Can Crows Be Trained To Pick Up Litter?

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Lisa Winter

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493 Can Crows Be Trained To Pick Up Litter?

We’ve posted several times about corvid intelligence. These birds are capable of using tools, solving complex problems, remembering human faces, communicating within groups, and much more. This has led some to wonder if crows could be trained to do actual work, such as picking up litter

“But can’t humans just pick up after themselves?” you might ask. Theoretically, yes; that would be ideal. However, it has been made abundantly clear that some are either too lazy or simply not clever enough to locate a proper receptacle for their garbage, most notably their cigarette butts. Worldwide, it is estimated that 1.69 billion pounds of cigarette butts get cast out as litter each year. These butts end up in waterways where they pose a risk of leaching toxins and to wildlife who may try to eat them. 


Crows have demonstrated an ability to recognize and dispose of garbage. Unfortunately, that ability may remain more of a parlor trick and be used to help researchers better understand corvid cognition than be used in a real-life setting.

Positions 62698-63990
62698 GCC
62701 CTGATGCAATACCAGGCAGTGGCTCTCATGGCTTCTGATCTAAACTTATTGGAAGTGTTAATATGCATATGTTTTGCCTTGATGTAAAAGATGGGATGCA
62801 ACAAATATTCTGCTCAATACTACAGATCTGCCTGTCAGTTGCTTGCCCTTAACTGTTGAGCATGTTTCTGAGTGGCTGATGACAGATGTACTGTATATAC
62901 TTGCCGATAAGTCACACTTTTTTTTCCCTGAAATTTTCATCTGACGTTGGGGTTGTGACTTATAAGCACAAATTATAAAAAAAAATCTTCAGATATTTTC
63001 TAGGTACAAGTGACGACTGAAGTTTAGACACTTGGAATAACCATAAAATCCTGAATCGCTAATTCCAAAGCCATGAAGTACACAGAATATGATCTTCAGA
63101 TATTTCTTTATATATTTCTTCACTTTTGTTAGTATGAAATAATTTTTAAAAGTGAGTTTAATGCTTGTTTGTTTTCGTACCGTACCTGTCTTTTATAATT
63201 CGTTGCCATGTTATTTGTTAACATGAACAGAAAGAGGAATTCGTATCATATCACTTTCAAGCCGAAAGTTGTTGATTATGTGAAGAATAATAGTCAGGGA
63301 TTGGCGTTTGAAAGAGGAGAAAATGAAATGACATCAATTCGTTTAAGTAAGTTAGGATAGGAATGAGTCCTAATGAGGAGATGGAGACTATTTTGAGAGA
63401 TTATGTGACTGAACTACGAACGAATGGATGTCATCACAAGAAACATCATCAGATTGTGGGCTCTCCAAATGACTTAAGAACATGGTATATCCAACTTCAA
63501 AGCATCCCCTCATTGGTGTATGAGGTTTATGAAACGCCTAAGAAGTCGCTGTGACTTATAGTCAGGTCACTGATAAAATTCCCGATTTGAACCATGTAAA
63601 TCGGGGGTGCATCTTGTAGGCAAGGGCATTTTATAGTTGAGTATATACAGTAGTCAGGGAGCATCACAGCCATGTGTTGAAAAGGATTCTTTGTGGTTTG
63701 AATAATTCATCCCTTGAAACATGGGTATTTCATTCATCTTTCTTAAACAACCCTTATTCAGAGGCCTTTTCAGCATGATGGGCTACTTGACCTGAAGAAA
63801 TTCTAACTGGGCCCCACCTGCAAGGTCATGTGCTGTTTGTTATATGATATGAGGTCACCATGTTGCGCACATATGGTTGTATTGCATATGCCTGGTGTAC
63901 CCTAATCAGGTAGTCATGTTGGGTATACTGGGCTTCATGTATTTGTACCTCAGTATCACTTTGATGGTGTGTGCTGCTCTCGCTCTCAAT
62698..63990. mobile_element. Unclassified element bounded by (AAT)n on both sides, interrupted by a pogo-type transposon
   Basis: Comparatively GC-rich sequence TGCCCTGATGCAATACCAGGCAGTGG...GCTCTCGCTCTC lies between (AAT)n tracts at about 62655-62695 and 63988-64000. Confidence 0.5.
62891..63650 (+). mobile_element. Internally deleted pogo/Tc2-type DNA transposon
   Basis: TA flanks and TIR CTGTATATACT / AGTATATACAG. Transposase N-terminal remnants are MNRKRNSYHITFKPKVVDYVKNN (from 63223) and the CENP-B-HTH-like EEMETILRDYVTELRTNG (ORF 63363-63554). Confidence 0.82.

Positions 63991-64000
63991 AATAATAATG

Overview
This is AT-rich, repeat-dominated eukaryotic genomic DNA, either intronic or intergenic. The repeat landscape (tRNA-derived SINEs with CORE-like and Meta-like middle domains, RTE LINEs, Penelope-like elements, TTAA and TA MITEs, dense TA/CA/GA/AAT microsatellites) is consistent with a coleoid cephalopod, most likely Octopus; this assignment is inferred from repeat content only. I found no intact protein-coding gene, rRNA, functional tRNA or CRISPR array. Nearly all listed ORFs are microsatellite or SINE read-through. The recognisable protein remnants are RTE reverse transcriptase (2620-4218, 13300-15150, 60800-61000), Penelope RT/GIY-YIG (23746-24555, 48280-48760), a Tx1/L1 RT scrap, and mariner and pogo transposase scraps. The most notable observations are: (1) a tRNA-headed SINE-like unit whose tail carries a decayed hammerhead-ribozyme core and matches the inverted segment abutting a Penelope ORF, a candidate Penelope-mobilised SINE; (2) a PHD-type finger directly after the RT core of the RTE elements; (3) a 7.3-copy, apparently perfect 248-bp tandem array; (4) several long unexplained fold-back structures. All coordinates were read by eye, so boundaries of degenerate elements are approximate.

This demonstration was conducted by the staff at the Montecasino Bird Garden in Johannesburg, South Africa:

Of course, there are some issues of practicality involved with training an army of crows with the sole purpose of ending litter. First of all, crows are incredibly clever. Would there be any real incentive for them to do the task as required? If not, they probably just wouldn’t do it. Secondly, crows have a tendency to hold grudges against humans and people living in urban areas would most likely not act so favorably toward birds who would constantly be in their way trying to find the litter. What may start out like a Disney movie with helpful birds cleaning up the streets could very well end up like an Alfred Hitchcock movie.

Looks like we’ll have to go back to training people.


  • tag
  • crows,

  • animal intelligence,

  • corvidae